A small but enthusiastic party formed at the Pickled Wrinkle on Friday, August 11, to say goodbye to John Ayarik, the Shellfish Resilience Summer Advanced Degree intern.

After spending the summer in Gouldsboro helping get the new pump running, introducing this year’s batch of baby clams, and testing for baby green crabs, John is headed back to New Haven, CT, to continue his studies in the Environmental Sciences program at the University of New Haven. 

John said he particularly liked being in a small community for the summer and working with a small group of dedicated people. He also met and befriended interns at Schoodic Institute, where he gave a presentation in early August on his work.

A man standing in to the side of a screen with a slide presentation
John Ayarik reports on his work in the Gouldsboro Shellfish lab this summer

Bill thanked him for his contributions to the “next step” at the Shellfish Resilience Lab. John worked tirelessly with Mike Pinkham, Harbor Master, Shellfish Warden and Clam Lab Champion to install a new pump and piping system. John worked with Vicki to develop protocols for testing for green crabs megalopa–early stage Green Crabs.  John’s enthusiasm for the work and his willingness to try new things–he had never been in mud flats before!–made him a cheerful and knowledgeable member of the team. A more detailed explanation of his work can be found later in this article.

Two people stand in a well-lit restaurant. John, a man, wears a shirt made of clam fabric.
Pauline and John during John’s farewell party at the Pickled Wrinkle. John is wearing the clam shirt made by Pauline.

In addition to some of the Pickled Winkle’s tasty food and drink, the party included wind-up toy crabs and a pretty silly crab hat. John was presented with a shirt custom-made for him by Pauline. It featured our favorite clam design fabric and was modeled after a shirt that John had brought with him from Ghana. May he wear it in good health.

Previous to coming to the US to study, John earned his bachelor’s degree in marine science from the University of Ghana in West Africa and had his own aqua farm. We wish John all the best in his studies and in pursuing his career in environmental studies.

Part One of John’s Work: A New Pump in the lab

Much of John’s time this summer was spent creating a new pump system for the lab. This pump is stronger and more efficient, bringing in twice as much water for half the cost. A faster water flow will bring more nutrients to the tank and create a healthier environment for the clams to live in. Hopefully, this boost in nutrients will lead to a faster growth rate, allowing the clams to have a better chance at survival in the fall when they are put out into the mudflats.

Results from years past have led us to this new pump. The experiment began in 2021 with outdoor nursery trays. These clams had a great growth rate but poor survival stats due to the harbor’s green crab infestation. To combat this problem in 2022, we brought the clams inside to upwellers. Upwellers are five-gallon plastic buckets with mesh bottoms to allow for water flow. Clams growing in the lab had a much higher survival rate but lower growth rates due to inadequate water flow.

And so, the summer of 2023 brought the new pump, designed to overcome both low survival and growth rates. However, as with all things, it had its own challenges. The pump required an entirely new system of pipes going into the harbor, as well as weeks of experimentation to find the perfect flow rate (something that wouldn’t overflow the tank, but would carry enough water through it). Finally, by mid-July the pump was ready and new baby clams could move in.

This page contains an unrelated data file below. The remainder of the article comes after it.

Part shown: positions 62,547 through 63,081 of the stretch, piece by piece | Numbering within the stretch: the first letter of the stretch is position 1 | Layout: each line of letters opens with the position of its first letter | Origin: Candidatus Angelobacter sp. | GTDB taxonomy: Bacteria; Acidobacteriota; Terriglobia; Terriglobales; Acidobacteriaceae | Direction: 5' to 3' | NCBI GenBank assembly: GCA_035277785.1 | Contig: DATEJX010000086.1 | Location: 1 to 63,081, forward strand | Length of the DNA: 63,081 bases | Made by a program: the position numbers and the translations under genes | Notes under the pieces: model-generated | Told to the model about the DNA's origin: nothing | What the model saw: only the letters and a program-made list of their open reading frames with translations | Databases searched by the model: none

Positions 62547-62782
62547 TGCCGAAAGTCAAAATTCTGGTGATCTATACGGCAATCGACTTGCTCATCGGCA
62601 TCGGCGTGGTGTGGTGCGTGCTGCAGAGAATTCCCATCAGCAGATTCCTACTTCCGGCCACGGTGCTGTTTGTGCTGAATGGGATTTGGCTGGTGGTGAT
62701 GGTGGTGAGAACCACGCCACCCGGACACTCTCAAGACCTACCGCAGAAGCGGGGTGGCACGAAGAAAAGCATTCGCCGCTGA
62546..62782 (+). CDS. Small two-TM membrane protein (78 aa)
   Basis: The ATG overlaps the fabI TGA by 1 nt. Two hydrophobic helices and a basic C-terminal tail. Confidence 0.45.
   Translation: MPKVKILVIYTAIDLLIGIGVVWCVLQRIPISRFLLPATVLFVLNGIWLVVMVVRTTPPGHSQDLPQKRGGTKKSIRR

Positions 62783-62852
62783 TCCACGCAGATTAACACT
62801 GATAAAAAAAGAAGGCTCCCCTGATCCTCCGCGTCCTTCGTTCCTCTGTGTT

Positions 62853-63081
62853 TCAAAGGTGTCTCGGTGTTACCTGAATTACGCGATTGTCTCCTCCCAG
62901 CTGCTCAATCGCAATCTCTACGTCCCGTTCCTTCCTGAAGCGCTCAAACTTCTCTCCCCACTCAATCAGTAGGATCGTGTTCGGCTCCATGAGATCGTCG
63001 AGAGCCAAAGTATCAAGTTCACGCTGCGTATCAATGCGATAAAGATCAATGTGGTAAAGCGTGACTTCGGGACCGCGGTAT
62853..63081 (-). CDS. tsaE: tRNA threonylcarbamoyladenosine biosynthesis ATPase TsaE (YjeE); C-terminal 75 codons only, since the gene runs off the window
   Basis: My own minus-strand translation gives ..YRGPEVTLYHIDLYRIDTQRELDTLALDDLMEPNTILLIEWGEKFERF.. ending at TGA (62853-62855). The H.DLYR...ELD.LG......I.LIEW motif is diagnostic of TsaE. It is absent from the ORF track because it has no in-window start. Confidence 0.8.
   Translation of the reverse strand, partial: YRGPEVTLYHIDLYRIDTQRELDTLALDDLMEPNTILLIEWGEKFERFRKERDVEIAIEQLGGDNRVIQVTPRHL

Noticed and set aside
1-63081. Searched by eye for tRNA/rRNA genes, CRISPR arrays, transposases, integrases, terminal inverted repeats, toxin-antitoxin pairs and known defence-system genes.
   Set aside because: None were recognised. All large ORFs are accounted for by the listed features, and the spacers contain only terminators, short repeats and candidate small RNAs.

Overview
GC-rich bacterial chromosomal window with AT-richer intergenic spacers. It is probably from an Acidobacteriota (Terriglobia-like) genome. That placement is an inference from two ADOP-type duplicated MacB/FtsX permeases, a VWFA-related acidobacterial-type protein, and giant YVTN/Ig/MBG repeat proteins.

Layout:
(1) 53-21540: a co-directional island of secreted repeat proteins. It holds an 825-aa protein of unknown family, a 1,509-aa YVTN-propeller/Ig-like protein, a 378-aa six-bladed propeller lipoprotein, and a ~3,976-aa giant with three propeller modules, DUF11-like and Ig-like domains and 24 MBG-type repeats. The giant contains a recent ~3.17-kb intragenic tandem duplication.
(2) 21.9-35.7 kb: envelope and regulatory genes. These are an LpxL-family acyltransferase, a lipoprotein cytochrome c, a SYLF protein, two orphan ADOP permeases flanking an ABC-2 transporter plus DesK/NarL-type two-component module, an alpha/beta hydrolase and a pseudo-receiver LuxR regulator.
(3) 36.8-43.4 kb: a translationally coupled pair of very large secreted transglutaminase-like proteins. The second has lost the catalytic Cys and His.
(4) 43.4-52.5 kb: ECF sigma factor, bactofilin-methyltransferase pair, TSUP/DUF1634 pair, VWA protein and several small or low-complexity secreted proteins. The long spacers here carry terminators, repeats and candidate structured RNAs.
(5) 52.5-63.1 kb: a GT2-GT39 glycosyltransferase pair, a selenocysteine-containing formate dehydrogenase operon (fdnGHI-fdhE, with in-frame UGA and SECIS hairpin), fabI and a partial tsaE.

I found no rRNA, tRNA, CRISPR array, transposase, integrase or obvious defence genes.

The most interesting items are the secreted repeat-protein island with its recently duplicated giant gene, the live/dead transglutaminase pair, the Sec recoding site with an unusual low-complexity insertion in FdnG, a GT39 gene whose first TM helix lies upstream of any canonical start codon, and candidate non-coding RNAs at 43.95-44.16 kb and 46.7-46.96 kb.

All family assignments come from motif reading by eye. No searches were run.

Part Two: Megalopa Sampling

As major predators of clams, green crabs are one of Gouldsboro Shore’s top priorities. In an effort to better understand at what season they enter the water, John worked with volunteer Vicki Rea to develop a procedure for testing a harbor’s Megalopa population. Megalopa are green crabs at the larval stage and are about as small as the tip of a sharp pencil. When the crabs are at this point in their cycle, they float through the ocean with the aid of currents. As they grow, they sink toward the ocean floor and eventually settle permanently in an area on the ocean floor.

In 2021, crabs at the larval Megalopa stage got into the nursery trays. We weren’t looking for them, and the small size of the crab made them impossible to see. Upon finding a major food source, these lucky Megalopa hid in the trays and grew, feasting on the small clams. By the time we understood the problem, the now-big crabs had already made a large impact on the clam populations within the nursery trays. That’s why, in 2022, we moved the clams behind filters that were big enough to keep out the larval crabs. However, as previously mentioned, this method also resulted in insufficient nutrients for the clams.

While the past two years were filled with new and difficult problems, we also learned a lot. We now understand that clams grow best in the harbor, where they have access to all the nutrients they need. We also know crabs will enter the trays and consume the clams. But we don’t know when they do that. And so, the plan this summer was to figure out which month we first see clams in the water, for the eventual goal of discovering how long the clams can be kept outside.

Two people sit in a boat holding a net and spraying it with water.
Interns Ada and John perform Megalopa sampling in South Gouldsboro.

To test for Megalopa, we used a net with small mesh, as well as a small pump with different filters. The water samples collected are studied under microscopes at the lab. John developed procedures for how to use these tools and implemented them weekly. As of today, we still have not found megalopa.

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